A Practical Guide to Using Open Source Software

January 1, 2010

By: John A. Leonard

What is open source software? Open source software is software licensed under various licenses that impose certain requirements upon its users not usually found in other “proprietary” licenses. Under ordinary proprietary licenses, the owner of the software licenses software to a user for a fee. The user usually can use the software for its own business, but usually cannot distribute it or relicense it to others. In fact, with proprietary software, users usually never receive the written source code. Usually, all the user receives is compiled binary code called “object code” that can be read only by computers. However, under many licenses, open source code users have a right to receive a copy of source code and are free to modify it.

Where is open source software found? Open source software can be licensed like any other software, downloaded over the internet or can be embedded in components on chips (this is called “firmware”).

What are the consequences of using open source software? Depending upon the particular license used, the most serious consequences of using open source software is that if the software is distributed, a Company may have to provide a copy of the source code of the open source code. In addition, if a Company has modified the open source code or otherwise combined it with other code, there may be a duty to provide a copy to the public of the modified or combined source code. Thus, it is extremely important that when designing products or software, all developers need to understand how and when the use of open source code is permitted.

What software source code is subject to disclosure? There is no one answer to this question. It depends on what license the open source software has been distributed under. It also depends on whether the open source code has been modified or if it has been dynamically or statically linked to other software

What is the difference between Dynamic Linking and Static Linking? Whether a program uses static or dynamic linking may have a significant impact on determining the risk and/or benefits posed by a particular open source license. In the case of static linking, the various portions of software are linked prior to compiling. If static linking used with open source and proprietary software, then, arguably, the open source has been modified and all of the source code that was linked to the open source software would need to be disclosed upon distribution. By contrast, however, in the case of dynamic linking, it might be argued that since modified software is really only created at the time the program is actually run and dynamically linked to others software. Thus, there may be no distribution since the modified software may only be created on an end-user’s machine.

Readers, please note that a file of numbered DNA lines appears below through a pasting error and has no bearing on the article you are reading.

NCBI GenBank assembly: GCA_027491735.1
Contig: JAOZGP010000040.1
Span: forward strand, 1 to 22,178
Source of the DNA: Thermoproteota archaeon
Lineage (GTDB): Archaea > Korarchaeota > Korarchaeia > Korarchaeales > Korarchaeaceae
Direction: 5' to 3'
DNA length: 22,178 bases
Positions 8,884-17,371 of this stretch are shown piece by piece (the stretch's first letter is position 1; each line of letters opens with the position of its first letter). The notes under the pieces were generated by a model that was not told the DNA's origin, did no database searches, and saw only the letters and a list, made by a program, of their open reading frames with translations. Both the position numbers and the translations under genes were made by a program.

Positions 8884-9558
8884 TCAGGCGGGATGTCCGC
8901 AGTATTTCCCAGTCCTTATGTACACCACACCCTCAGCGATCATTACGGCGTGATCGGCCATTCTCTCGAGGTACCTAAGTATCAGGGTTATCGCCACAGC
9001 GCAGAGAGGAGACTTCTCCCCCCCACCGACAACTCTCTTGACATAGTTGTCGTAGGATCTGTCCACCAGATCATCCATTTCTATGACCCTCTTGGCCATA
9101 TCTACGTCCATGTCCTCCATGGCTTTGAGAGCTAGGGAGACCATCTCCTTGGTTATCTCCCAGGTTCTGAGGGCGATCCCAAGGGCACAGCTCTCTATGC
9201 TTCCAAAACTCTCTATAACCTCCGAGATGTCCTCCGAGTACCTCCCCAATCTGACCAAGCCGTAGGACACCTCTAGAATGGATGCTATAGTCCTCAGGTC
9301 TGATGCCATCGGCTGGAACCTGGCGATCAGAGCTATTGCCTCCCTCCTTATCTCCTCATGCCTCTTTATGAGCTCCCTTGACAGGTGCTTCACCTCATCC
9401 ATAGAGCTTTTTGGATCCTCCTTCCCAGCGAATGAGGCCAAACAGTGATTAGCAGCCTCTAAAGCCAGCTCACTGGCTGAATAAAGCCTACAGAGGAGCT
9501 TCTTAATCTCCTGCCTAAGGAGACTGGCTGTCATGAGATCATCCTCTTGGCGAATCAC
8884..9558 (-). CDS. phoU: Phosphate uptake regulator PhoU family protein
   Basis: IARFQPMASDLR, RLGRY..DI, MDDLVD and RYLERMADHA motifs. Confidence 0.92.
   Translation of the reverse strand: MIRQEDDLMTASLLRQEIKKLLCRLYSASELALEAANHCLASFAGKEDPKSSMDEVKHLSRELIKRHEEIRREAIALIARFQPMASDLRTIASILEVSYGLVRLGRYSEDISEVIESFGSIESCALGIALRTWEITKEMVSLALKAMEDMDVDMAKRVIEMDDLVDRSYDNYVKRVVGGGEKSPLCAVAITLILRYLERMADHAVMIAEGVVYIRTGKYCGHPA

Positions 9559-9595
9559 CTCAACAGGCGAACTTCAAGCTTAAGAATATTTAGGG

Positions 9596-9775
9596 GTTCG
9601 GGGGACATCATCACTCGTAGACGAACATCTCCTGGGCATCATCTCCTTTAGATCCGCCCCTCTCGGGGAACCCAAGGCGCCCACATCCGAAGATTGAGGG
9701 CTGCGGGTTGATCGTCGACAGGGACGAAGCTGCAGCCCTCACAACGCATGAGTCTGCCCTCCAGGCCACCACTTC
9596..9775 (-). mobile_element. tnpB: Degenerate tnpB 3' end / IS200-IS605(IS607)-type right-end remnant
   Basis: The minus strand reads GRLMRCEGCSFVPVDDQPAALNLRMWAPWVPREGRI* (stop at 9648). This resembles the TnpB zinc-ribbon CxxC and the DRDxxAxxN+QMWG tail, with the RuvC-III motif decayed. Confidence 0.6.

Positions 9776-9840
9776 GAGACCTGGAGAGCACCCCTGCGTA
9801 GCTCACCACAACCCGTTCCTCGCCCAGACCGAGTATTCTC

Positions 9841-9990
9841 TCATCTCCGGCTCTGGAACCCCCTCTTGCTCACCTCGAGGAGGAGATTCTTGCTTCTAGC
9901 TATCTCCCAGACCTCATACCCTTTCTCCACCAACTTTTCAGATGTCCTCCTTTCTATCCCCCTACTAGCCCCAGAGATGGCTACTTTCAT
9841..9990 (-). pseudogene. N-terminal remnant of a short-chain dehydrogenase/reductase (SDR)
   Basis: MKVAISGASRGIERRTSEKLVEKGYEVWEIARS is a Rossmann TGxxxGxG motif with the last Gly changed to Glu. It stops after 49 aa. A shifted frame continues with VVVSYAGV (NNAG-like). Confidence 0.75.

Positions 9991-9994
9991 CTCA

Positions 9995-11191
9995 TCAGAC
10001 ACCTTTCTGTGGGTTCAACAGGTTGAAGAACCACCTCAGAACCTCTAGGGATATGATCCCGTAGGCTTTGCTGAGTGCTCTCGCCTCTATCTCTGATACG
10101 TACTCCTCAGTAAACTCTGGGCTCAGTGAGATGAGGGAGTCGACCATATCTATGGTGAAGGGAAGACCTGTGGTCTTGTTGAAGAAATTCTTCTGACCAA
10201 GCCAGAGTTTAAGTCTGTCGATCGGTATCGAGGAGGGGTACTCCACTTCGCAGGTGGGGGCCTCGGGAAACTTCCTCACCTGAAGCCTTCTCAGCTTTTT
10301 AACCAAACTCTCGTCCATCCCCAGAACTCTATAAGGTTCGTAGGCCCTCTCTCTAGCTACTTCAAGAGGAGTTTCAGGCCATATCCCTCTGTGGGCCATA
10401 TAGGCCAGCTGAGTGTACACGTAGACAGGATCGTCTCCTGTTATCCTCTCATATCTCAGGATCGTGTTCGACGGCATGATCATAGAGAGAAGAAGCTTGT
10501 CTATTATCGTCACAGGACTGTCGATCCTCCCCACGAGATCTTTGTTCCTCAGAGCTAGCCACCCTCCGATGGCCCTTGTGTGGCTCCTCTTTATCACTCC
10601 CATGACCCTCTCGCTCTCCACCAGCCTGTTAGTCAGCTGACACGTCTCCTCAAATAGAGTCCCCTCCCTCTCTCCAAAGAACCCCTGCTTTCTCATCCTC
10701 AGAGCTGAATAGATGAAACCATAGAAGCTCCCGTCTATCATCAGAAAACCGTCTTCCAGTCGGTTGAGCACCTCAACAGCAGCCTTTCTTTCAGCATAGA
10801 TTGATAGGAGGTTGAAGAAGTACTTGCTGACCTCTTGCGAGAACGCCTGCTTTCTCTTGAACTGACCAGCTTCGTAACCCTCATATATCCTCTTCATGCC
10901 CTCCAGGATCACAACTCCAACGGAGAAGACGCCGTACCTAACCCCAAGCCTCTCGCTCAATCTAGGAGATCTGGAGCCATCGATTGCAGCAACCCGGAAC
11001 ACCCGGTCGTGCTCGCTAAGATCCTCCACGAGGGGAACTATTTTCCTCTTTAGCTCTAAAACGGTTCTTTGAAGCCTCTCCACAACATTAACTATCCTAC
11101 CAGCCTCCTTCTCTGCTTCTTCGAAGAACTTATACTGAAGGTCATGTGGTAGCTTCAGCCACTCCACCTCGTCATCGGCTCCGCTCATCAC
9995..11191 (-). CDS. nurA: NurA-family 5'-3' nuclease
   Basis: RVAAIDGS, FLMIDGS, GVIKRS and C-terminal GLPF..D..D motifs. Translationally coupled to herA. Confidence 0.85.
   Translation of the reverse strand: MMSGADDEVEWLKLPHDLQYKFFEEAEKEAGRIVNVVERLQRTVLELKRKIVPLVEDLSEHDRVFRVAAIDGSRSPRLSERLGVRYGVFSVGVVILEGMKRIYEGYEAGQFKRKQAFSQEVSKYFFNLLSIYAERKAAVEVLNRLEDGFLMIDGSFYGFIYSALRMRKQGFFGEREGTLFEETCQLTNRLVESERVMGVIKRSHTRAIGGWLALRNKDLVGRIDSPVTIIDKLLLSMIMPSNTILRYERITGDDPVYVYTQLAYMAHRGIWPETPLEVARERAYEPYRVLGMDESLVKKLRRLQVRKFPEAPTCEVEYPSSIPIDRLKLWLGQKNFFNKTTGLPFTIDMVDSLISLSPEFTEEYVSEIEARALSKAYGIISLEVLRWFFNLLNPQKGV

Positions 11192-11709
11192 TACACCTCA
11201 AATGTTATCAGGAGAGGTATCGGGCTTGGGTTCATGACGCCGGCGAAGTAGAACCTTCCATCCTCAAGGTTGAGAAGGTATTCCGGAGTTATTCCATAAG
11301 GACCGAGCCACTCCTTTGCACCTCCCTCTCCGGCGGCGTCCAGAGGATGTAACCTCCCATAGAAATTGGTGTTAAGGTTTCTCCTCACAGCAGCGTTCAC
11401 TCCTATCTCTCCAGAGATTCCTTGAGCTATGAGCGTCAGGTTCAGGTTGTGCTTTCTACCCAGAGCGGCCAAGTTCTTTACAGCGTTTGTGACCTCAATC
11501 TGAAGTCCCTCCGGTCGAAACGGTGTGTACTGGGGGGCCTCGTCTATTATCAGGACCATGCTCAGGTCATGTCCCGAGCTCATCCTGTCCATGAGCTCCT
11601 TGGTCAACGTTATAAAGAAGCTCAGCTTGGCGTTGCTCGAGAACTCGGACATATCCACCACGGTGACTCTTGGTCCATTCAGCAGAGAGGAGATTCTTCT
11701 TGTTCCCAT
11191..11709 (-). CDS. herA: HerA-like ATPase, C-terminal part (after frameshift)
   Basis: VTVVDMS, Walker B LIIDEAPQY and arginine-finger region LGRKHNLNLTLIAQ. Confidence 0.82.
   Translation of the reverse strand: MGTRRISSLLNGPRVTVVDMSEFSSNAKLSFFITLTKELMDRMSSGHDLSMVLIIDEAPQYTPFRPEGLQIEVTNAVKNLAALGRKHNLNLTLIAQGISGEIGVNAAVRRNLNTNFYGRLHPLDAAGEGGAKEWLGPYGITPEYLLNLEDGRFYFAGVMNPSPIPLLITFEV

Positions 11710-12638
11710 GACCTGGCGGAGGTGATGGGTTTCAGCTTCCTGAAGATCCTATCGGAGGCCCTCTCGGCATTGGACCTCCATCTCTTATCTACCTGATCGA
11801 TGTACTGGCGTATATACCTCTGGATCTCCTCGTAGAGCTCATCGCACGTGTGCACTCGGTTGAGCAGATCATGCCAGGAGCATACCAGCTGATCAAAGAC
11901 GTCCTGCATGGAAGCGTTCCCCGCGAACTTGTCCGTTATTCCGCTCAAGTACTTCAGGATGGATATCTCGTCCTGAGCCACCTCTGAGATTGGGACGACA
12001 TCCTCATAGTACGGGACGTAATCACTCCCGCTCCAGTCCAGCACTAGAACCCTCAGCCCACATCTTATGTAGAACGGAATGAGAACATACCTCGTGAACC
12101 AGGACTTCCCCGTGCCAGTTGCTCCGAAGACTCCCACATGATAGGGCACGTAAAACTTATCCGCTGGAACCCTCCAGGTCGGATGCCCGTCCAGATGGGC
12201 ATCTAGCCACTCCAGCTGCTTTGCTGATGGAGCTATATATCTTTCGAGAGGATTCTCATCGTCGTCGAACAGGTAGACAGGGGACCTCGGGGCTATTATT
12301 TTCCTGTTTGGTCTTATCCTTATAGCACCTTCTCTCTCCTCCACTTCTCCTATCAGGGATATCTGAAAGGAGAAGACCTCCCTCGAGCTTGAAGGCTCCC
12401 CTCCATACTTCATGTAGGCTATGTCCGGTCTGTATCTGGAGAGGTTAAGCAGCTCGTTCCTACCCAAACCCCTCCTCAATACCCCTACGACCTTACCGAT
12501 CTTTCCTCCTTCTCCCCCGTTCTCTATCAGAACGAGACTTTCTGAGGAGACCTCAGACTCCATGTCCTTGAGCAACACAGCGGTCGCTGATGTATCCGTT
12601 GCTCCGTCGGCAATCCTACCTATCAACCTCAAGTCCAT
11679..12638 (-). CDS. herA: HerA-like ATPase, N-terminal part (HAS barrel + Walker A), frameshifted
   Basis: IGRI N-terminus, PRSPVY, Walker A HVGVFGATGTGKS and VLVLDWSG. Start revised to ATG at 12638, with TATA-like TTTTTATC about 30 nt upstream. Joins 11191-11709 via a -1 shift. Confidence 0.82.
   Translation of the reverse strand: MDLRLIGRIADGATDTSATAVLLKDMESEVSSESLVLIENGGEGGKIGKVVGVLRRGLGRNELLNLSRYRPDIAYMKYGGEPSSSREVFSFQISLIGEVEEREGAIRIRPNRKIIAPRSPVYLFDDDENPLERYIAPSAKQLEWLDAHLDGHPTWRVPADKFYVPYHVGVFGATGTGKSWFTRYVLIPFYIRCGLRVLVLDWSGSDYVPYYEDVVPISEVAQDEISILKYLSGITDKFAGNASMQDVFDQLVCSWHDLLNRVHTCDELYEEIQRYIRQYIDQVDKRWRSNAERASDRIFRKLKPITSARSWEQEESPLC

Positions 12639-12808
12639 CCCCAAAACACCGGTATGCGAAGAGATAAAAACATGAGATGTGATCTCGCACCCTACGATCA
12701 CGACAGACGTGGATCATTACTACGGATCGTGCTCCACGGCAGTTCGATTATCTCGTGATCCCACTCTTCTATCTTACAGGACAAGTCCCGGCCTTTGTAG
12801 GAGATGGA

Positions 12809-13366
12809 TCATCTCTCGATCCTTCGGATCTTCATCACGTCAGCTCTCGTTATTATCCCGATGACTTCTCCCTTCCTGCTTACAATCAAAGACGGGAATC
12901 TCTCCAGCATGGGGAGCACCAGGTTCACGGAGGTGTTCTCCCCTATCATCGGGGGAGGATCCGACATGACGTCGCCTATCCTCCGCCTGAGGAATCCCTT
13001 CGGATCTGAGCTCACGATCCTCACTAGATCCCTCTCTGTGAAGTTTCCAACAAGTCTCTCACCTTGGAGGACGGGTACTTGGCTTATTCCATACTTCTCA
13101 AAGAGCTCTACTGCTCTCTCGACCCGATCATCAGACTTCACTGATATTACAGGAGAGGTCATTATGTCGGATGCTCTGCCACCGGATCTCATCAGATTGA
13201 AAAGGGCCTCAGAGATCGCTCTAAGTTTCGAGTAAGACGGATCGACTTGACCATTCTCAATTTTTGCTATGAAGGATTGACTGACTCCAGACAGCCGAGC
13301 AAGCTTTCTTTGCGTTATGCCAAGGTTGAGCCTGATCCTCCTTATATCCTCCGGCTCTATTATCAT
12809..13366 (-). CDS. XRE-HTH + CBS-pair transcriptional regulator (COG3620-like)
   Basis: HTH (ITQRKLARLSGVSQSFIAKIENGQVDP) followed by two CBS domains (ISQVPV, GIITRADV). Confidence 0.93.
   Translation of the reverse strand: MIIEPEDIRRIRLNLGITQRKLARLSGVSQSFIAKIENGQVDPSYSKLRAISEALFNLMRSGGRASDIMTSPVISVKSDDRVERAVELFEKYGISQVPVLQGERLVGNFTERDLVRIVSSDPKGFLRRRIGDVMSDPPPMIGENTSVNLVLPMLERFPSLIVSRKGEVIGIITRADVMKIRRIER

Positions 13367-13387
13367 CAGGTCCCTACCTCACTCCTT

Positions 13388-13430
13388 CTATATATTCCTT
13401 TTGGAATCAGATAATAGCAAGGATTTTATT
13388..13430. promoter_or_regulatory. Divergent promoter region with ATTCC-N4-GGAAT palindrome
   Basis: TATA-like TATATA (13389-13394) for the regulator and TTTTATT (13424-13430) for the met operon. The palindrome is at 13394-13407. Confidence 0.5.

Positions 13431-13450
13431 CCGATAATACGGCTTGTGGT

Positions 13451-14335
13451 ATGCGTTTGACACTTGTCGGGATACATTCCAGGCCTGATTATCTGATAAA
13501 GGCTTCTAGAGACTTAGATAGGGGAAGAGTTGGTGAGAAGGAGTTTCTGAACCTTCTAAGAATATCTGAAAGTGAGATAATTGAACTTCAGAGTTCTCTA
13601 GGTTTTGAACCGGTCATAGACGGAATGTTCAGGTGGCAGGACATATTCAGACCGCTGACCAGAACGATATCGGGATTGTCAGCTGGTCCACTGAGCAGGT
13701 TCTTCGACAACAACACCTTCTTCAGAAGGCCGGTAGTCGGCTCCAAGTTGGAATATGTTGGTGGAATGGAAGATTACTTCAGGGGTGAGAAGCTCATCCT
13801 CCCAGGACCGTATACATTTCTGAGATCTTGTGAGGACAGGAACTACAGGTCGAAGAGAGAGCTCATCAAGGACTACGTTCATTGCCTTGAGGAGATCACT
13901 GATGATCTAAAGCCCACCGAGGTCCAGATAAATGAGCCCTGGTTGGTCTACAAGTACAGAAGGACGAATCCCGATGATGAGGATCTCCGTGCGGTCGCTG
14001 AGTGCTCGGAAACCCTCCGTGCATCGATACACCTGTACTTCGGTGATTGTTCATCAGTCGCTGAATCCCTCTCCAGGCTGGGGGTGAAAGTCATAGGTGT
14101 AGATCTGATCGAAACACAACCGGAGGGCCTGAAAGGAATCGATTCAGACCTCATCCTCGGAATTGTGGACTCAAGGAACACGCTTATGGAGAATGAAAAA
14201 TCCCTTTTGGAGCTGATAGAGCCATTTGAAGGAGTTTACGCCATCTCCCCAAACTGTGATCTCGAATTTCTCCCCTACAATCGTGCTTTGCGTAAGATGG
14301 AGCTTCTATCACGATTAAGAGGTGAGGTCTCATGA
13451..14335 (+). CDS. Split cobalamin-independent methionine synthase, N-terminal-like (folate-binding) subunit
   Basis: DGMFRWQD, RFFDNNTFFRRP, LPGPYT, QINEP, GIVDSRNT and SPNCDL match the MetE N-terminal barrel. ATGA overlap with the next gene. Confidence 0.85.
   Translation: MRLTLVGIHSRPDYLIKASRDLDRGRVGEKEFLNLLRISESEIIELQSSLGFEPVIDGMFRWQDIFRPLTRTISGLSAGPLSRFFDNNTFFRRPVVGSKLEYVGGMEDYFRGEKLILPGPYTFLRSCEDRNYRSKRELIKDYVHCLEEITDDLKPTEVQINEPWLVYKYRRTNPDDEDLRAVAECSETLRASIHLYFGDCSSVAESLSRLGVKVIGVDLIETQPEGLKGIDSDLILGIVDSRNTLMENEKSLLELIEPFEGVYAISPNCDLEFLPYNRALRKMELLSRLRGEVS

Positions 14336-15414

What Questions should open source users address?

  1. What open source code is being used?
  2. Where did it come from?
  3. What license(s) apply to the open source code?
  4. Has the open source software been modified?
  5. Has the open source software been combined with any other software?
  6. Has the open source software been linked to any other software?
  7. If linked, is it linked dynamically or statically?
  8. Are all license compliance requirements related to the open source software met?

What other protections can a software developer take?

Software developers should consider using indemnities when purchasing products which contain open source firmware.

How is open source licensed and what are the most popular licenses?

Open source software is created by people and then posted on the internet for download or otherwise distributed. The person or company that creates the initial version of the open source software decides which open source license to is appropriate for further distribution. Once chosen, it continues to be the license that describes the rights to the originally licensor and the duties and rights any recipient of the software has (including the rights to duplicate, distribute, create modifications). When working with open source software, the following licenses may be used:

  1. BSD – The Berkeley Software Distribution
  2. Apache 2.0.
  3. Mozilla Public License, v. 1.1.
  4. GPL v. 2.
  5. LGPL v. 2.1.
  6. GPL v. 3.
  7. LGPL v. 3.
  8. Affero GPL v. 3.

This Article is published for general information, not to provide specific legal advice. The application of any matter discussed in this article to anyone's particular situation requires knowledge and analysis of the specific facts involved.

Copyright © 2010 Fairfield and Woods, P.C.,ALL RIGHTS RESERVED.

Comments or inquiries may be directed to:

John A. Leonard.